Angelo Mathews was thrilled with winning the series off the penultimate ball © Getty Images
By Julian Guyer
Leeds: June 25, 2014
Sri Lanka captain Angelo Mathews had the ideal response to criticism from former England skipper Michael Vaughan regarding the Islanders’ “county” attack after the tourists completed a dramatic Test series win at Headingley. Mathews’s men won the second Test by 100 runs after paceman Shaminda Eranga dismissed England No 11 James Anderson with the penultimate ball of Tuesday’s final day.
Victory saw Sri Lanka take the two-match contest 1-0, after they had clung on for a draw in the first Test at Lord’s with just one wicket standing, and represented their first major series win outside of Asia since they triumphed in New Zealand in 1995. It was the first time Sri Lanka had won a Test campaign in England comprising more than one match and was the perfect riposte to Vaughan, who had damned the Lankan bowlers as “a glorified county attack”.
Mathews, named man-of-the-match in Leeds after Test-best contributions with both bat (160) and ball (four for 44 in England’s first innings), savoured a dramatic success. “It was an amazing victory. After the first Test went down to the wire, to the last ball, today (Tuesday) went to the last over as well,” said Mathews, who also made a hundred at Lord’s.
“Eranga bowled a brilliant ball to dismiss Anderson. I’d tried my best to change the bowlers, change the end and we pulled through,” the seam-bowling all-rounder added.
“I hope my attack is better than a county attack…there was a little bit of debate about that, that maybe my attack was not good enough for county cricket but I think we showed we are so I am happy.”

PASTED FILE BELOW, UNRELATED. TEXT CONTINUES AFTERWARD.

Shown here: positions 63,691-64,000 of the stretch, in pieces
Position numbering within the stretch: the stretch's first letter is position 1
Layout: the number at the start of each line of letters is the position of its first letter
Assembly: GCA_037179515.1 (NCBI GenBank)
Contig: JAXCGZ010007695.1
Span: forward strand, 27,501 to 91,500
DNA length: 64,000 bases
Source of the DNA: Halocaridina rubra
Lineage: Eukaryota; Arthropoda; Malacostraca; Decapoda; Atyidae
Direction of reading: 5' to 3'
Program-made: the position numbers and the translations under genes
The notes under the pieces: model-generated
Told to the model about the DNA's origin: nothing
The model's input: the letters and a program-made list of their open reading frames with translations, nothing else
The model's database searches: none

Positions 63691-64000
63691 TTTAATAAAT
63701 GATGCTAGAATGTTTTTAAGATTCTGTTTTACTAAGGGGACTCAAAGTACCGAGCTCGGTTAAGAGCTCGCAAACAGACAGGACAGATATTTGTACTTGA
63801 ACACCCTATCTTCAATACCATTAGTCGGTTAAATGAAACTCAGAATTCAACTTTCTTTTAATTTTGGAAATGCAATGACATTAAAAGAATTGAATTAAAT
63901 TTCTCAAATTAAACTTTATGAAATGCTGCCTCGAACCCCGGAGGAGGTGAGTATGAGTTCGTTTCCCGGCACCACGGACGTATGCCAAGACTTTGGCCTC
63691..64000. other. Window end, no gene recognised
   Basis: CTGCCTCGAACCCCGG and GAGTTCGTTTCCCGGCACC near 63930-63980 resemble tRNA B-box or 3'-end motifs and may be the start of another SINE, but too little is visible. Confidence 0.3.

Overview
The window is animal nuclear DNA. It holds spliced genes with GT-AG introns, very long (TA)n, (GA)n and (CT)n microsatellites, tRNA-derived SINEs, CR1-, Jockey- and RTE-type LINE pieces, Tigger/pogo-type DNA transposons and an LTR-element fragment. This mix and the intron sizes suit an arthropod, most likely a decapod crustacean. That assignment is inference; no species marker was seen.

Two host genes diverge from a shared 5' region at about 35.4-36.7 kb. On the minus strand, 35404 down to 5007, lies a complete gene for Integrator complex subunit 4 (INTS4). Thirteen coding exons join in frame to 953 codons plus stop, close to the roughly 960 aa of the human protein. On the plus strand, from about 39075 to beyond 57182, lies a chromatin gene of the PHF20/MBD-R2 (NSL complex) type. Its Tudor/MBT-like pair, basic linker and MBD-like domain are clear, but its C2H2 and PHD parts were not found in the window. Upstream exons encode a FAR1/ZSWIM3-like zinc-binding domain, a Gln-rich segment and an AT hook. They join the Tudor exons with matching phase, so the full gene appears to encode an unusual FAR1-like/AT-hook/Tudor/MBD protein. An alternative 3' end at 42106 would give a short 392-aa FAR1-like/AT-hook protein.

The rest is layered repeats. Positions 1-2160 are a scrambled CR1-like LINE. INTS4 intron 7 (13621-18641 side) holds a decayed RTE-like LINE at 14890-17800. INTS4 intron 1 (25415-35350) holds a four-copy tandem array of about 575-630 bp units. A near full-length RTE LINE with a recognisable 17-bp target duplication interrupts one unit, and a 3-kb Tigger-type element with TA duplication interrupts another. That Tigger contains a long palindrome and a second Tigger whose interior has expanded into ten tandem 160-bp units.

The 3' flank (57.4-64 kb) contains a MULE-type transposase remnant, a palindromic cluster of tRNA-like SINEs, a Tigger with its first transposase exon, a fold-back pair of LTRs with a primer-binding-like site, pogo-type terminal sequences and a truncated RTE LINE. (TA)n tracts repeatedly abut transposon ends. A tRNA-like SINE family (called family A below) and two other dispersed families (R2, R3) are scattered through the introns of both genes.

This could well be Sri Lanka’s last tour of England with batting greats Mahela Jaywardene and Kumar Sangakkara, aged 37 and 36 respectively, in the side.
But having overseen a genuine team victory this series, with the likes of unheralded paceman Dhammika Prasad taking a Test-best five for 50 at Headingley, Mathews was keen to point out how Sri Lanka had coped following the retirement of other star players.
Nevertheless, the 27-year-old added he wanted to keep Jayawardene and Sangakkara, both former captains, involved for as long as possible.
“I am trying my best to convince them so you never know,” Mathews said.
“It’s up to them to make that decision, but I’m doing my best because the way they are playing they can carry on forever.
“Already we don’t have (Chaminda) Vaas or Murali (Muttiah Muralitharan) in the team, but we have guys who are willing to do the job, work hard and are excited about playing Test cricket.”
Despite England resuming in dire straits at 57 for five, Jayawardene — who on Monday accused England of being fallible under pressure and said home captain Alastair Cook had erred in calling for an end to criticism from Australia great Shane Warne — was prepared for a long haul.
“I said to Kumar in the slips it would probably go to the last over and it did,” Jayawardene told BBC Radio’s Test Match Special programme.
“We had to really fight at Lord’s and here we had to dig deep,” added Jayawardene, who made a typically stylish 79 in Sri Lanka’s second innings 457.
“This is something special for us, our first series win in England,” insisted Jayawardene, making his fifth tour of the country.
“We always believed in our ability, we felt we had something special to give.
“The boys always try and give everything they have got, the way the quicks bowled was remarkable.
“They hit those areas which we haven’t done in the past.”